The Late Show: Getting to know Renee Ballard

The Late Show by Michael Connelly Book review

What is this about?: Renee Ballard, a cop on the late show AKA the night shift at her precinct. In this first book, she gets involved in two very different cases, but they’re incidental in a way because more than anything this is…

What else is this about?: … about Renee Ballard. It’s a getting to know you book, and Connelly just happens to throw her into two very different and emotional cases.

Blurb: A pulse-pounding thriller, introducing a driven, young detective trying to prove herself in the LAPD.

Los Angeles can be a dangerous city – never more so than in the dead of night. 

Renee Ballard works the night shift at the LAPD in Hollywood, beginning many investigations but finishing none as each morning she turns her cases over to day shift detectives. A once up-and-coming detective, she’s been given this beat as punishment after filing a sexual harassment complaint against a supervisor.

But one night she catches two cases she doesn’t want to part with: the brutal beating of a prostitute left for dead in a parking lot and the killing of a young woman in a nightclub shooting. Ballard is determined not to give up at dawn. Against orders and her own partner’s wishes, she works both cases by day while maintaining her shift by night.

As the cases entwine, they pull her closer to her own demons and the reason she won’t give up her job – no matter what the department throws at her.

Stars: 3.5/5

Connelly has been writing forever, it feels and I am fairly certain I have read some of his work, but I have to confess I cannot for the life of me remember what it was. My theory is it’s Michael Connelly, and I’ve always loved crime and mysteries, so I must’ve read something. My point was, this feels like a first time read for me, and I have no idea if this is how he writes generally, but I LIKE it. 

Renee Ballard 

Renee is a loner, a cop who doesn’t make close friends, but when she does, I get the sense that it’s for life. That’s why the betrayal by her former partner, Chastain, burns so much — though granted, she has good reason to hate him if he hadn’t once been a good friend. Thanks to him, she’s stuck on the late — LATE — shift at her Hollywood precinct, partnered with Jenkins, a man who wants to punch in and out every day, without expending too much energy he’d rather spend with his sick wife. Renee understands that, but here’s where they’re different — there are cases she wants to see through — and that’s how (and why) this book is about getting to know what makes Renee tick. 

Renee and her cases 

Ramona is a transgender prostitute when she is beaten and left for dead. Renee and Jenkins catch the case, and while Jenkins doesn’t agree, Renee wants to follow the case through — she wants to find the person that did this to Ramona  and not send it over to the day shift. She wants to know who would do this to her and starts to investigate the case on her own. 

For all that she’s a loner, Renee is immensely empathetic, and determined to find who would want to destroy Ramona, which is what the beating seems like. As she begins her investigation, she finds herself assigned to another case — a shooting at club, where an innocent waitress is killed in the ensuing gunfight. It’s through this case, that readers learn about her past, her determination not to let a betrayal and an utter ass of a superior derail her career, such as it is in the late shift.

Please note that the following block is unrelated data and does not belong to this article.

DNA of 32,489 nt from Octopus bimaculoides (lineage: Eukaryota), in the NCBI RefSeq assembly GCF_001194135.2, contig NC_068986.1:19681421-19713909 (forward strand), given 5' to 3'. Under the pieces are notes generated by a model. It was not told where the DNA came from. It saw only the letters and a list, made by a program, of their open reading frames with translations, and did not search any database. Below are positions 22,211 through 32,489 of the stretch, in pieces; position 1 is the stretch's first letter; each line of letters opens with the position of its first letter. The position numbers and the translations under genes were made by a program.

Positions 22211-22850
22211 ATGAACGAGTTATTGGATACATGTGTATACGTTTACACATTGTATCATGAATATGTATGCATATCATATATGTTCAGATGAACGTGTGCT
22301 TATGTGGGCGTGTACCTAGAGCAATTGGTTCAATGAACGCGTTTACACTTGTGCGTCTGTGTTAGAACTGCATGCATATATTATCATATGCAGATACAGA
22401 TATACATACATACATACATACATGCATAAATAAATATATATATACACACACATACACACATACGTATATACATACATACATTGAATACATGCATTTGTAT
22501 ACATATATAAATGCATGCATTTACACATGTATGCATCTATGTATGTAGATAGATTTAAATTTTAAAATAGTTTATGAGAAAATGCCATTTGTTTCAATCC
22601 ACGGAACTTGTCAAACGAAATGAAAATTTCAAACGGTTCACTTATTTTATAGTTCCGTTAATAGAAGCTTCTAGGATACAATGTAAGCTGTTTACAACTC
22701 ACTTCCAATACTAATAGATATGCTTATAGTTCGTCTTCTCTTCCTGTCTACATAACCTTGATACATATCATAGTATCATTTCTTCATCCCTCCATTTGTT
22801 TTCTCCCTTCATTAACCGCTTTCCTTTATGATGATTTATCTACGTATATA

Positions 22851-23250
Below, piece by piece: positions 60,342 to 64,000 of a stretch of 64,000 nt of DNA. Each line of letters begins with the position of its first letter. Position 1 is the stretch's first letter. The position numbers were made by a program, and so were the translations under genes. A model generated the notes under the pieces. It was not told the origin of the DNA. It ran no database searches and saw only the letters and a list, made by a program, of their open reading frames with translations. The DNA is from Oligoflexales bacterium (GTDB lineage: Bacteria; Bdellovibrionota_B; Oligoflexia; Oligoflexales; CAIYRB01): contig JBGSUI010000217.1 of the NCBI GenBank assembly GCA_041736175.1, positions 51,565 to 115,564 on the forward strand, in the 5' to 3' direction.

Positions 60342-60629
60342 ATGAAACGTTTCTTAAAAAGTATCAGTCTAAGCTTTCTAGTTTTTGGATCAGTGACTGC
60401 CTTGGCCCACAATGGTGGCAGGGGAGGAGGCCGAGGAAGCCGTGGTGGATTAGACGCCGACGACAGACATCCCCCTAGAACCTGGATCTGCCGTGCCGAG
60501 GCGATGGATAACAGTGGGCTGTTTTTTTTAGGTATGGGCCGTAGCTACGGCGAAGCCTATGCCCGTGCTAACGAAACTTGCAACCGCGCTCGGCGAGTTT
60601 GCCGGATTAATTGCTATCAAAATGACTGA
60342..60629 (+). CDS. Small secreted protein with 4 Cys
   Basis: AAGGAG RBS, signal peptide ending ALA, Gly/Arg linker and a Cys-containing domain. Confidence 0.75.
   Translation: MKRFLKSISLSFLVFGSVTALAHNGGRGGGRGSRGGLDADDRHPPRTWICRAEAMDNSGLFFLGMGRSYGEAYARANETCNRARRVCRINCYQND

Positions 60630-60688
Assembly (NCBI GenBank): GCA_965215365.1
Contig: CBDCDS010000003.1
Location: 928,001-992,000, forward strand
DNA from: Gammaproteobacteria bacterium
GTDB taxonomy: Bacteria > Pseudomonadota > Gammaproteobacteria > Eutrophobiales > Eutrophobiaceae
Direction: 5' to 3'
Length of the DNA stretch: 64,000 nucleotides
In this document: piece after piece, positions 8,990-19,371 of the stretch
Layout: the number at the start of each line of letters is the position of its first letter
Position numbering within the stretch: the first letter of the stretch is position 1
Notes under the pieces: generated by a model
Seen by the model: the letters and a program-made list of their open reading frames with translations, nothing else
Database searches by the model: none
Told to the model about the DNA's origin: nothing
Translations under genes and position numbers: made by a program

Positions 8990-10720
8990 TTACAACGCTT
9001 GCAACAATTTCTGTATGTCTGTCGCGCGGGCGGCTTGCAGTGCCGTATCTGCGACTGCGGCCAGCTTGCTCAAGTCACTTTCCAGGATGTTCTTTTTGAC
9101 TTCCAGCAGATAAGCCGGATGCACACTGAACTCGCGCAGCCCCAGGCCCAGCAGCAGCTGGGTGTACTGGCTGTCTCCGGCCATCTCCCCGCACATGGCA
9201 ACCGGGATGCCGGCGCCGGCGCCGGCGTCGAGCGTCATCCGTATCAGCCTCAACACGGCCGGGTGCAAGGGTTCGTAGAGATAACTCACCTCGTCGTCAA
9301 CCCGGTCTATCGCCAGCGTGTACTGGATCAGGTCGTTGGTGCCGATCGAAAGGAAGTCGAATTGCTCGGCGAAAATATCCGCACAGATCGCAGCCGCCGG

She isn’t reckless, she’s methodical and knows that knowledge is power — it’s that which lets her continue her investigation while flying under the radar of her superiors, and navigating the office politics around her. On the surface, she seems like an enigma to those around her but she’s actually straightforward, and determined to do right by the people that trust her as cop — even if it means trying to get information out of a Mumbai call centre about an old lady’s stolen credit card.

There isn’t much to learn about why she is like this — there’s the betrayal by Chastain, stemming from a sexual harassment claim she made against her superior, in which he didn’t support her, there’s her grandmother Tutu, and her mother in Hawaii, who she hasn’t seen in ages … but why is she like this?  Could it be her father’s dead? Perhaps, it is as simple as that, but I can’t quite let go of the idea that there’s a puzzle piece missing to her.

Overall, this was a thrilling and intense introduction to Renee and the the late shift, and the kind of read where I didn’t even realise how much I had read because the ending was suddenly just there. I love it when that happens, and this one crept up on me, with the narrative growing in intensity with each chapter. 

Are you a Michael Connelly fan? What book of his should I read next??

5 Comments

  • I’ve definitely heard of this author, but haven’t read any of his books. Renee seems like a great character.

    • Verushka says:

      She’s his first female character and I think he’s done pretty well with her. I’m going to keep an eye on this series and see where it goes.

  • i haven’t read anything from this author, but this sounds pretty good. Great review.

  • I’ve never read Connelly but I know exactly what you mean: he’s been around FOREVER, and I swear that I’ve had his books recommended to be by at least a dozen library patrons. Renee sounds like a compelling protagonist (I love that she’s methodical rather than reckless) and I’m curious about her backstory. I’ll definitely be putting this on hold at the library — thanks for putting it on my radar, Verushka!

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